Updated: Jan 21
We got errthang from Criminal (in)justice, environmental justice, and budget in this mug. Thanks Michelle Wright for these submissions on items that SJPC readers may not be aware of.
Let's start with the budget discussion
ITEM 30: Budget
County staff recommended more conservative budgeting and building of reserves. Serna pushed back due to additional funding needs to address the pandemic and homelessness crisis (Thank you).
Nottoli noted that Public Health has been consistently underfunded in the past. (THANK YOU, SUPERVISOR NOTTOLI) Nottoli wants more funding to go to community investments. Nottoli was not prepared to adopt the budget policies today.
Desmond mentioned putting away some money for reserves, but also using more funds for humanitarian needs. Kennedy felt like adopting these policies ahead of budget discussions did not make sense (We appreciate that!). Frost supports increasing reserves and seemed more concerned with what creditors might think than anything else (Of course, she did!) These budget policies were not adopted, nor was there a vote to adopt.
WHY IS THIS IMPORTANT FOR SOCIAL JUSTICE? ARE THERE IMPORTANT NEXT STEPS ON THIS ISSUE? WHAT SHOULD SJPC READERS DO?
This item further exemplified that county executive staff is not concerned with the unhoused community or other community members experiencing poverty and lack of care. The county exec. staff consistently does work contrary to the desires of the Board and its constituents. It sounds like Britt Fergusson may be leaving, though! We need to ensure that better executive staff is hired in the future, and that we continue to push the Board to put general funds towards services that actually help communities.
(Michelle Obama agrees)
Item 13: Probation Funds
This item provides funding to probation, a racist institution that reduces people’s rights and opens them up to further policing, which makes its easier for them to be arrested and incarcerated later.
Item 14: Training for Peace Officers as Requested by Sheriff Jones
Funds training for peace officers. Unanimously approved on consent (meaning non controversial, not meriting discussion) calendar without discussion. These are funs spent on policing that could be used elsewhere to help people. (i.e. by funding a 911 alternatives to respond to those experiencing a mental health crisis without law enforcement...but we digress)
Item 27: Report on Covid-19 from Public Health Officer
739 inmates have been vaccinated so far at main jail and Rio Consumes Correctional Center (RCCC). There were significant outbreaks from Dec. to Feb. at main jail and RCCC, but rates have subsided in March.
There is a disparity in access to the vaccines for people of color. Dr. Kasirye stated that this is due to the state’s prioritization in administration by occupation and to those in long-term care facilities. However, the state is changing prioritization. At least 40% of vaccine supply moving forward will be reserved for zip codes of underserved communities. Vaccine equity metric goals will be factored into tier changes.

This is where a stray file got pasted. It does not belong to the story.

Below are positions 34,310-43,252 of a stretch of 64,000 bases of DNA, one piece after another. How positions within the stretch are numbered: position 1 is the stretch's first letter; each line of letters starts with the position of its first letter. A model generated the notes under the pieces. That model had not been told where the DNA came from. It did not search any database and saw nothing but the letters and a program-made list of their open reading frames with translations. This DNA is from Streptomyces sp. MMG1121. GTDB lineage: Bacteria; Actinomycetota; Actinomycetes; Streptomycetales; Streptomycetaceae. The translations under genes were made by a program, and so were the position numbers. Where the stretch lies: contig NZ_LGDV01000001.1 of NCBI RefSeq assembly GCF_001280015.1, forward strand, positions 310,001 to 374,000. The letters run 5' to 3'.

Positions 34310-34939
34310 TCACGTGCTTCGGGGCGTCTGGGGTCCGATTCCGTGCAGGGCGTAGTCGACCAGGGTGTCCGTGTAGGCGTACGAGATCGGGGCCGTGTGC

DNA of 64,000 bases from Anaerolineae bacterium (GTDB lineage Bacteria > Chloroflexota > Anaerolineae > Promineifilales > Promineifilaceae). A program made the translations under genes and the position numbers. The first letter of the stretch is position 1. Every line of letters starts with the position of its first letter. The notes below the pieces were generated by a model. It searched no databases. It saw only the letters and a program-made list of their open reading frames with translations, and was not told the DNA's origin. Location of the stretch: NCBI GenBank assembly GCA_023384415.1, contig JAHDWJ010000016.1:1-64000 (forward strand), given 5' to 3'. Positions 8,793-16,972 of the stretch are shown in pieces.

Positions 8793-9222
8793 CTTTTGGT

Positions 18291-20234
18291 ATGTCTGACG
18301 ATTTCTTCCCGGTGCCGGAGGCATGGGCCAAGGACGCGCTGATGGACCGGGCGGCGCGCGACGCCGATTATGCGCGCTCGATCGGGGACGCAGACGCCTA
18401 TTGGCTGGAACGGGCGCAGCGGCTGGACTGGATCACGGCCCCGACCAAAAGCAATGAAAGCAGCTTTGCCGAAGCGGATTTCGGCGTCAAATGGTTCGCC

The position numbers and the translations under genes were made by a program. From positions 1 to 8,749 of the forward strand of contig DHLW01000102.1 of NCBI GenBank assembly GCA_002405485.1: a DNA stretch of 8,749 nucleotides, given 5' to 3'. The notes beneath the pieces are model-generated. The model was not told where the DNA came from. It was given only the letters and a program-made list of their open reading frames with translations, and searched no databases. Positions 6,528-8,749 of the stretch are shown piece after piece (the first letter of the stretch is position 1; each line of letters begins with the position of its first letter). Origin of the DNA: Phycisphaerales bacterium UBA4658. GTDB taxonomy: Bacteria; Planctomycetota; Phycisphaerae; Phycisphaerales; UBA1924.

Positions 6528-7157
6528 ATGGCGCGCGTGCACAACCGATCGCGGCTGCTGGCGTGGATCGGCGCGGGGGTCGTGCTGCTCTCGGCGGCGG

Drive-thru locations have not been accessible enough for BIPOC. New approaches: closer sites, pop-up sites, community liaisons. Dep’t of Public Health is working with community-based agencies on outreach. A health equity task force was created to select pop-up sites and develop messaging.
211 has begun assisting with vaccine appointment scheduling, transportation, and language services.
Dep’t of Public Health is planning to leverage community-based testing sites for vaccinations. A group of healthcare providers have volunteered to visit shelters to help vaccinate the unhoused. Only around 100 people have been vaccinated at shelters so far.
County executives are meeting next week to address unhoused community issues. Nottoli noted it’s been months since the county exec’s announced they were working on a pilot to address encampments and provide services to the unhoused community. He asked for an update in the 3/24 session.
Nottoli also asked whether there is a program to bring vaccinations to agricultural workers.
WHY IS THIS IMPORTANT FOR SOCIAL JUSTICE?
Marginalized communities were not previously prioritized in the state vaccine program, and, as such, there has been a disparity in access for people of color. The state has since included vaccine equity metric goals in its pandemic response and ratings and Public Health is developing new approaches to increase access. Next step is to ensure these new approached are carried out and effective, and the state holds true to its promise of ensuring equity moving forward. The unhoused population continues to go without resources and no action from county staff to address this. No bueno.
ITEM 29: Diverting Recyclables to Landfills (whhaaaat)?
There was a discussion about diversion of recyclable to landfills. About 200-300 tons/mo. of recyclables are diverted to landfills due to contamination (40-60% of recyclables?). In all neighborhoods, contamination averages 25%. Where contamination is 35% or more, the load is diverted to landfill.
The Department of Waste Management & Recycling’s (DWMR) education efforts with residents have been failing (as to what can and cannot be recycled). Last summer, DWMR, without Board approval, and in order to reduce costs, began to more aggressively send material to landfills, because they couldn’t match rate to expenses. A rate increase was just approved, yet DWMR has not increased sorting and reduced the amount of recyclables sent to landfills.
They said the rate increase was not enough. DWMR never mentioned this issue at rate hearings, however. DWMR will return to the Board on 4/20 for further reporting on the matter.
WHY IS THIS IMPORTANT FOR SOCIAL JUSTICE?
DWMR is sending refuse that could be recycled to the landfill, and made this decision without public knowledge. We need to push for a better education program on the part of DWMR.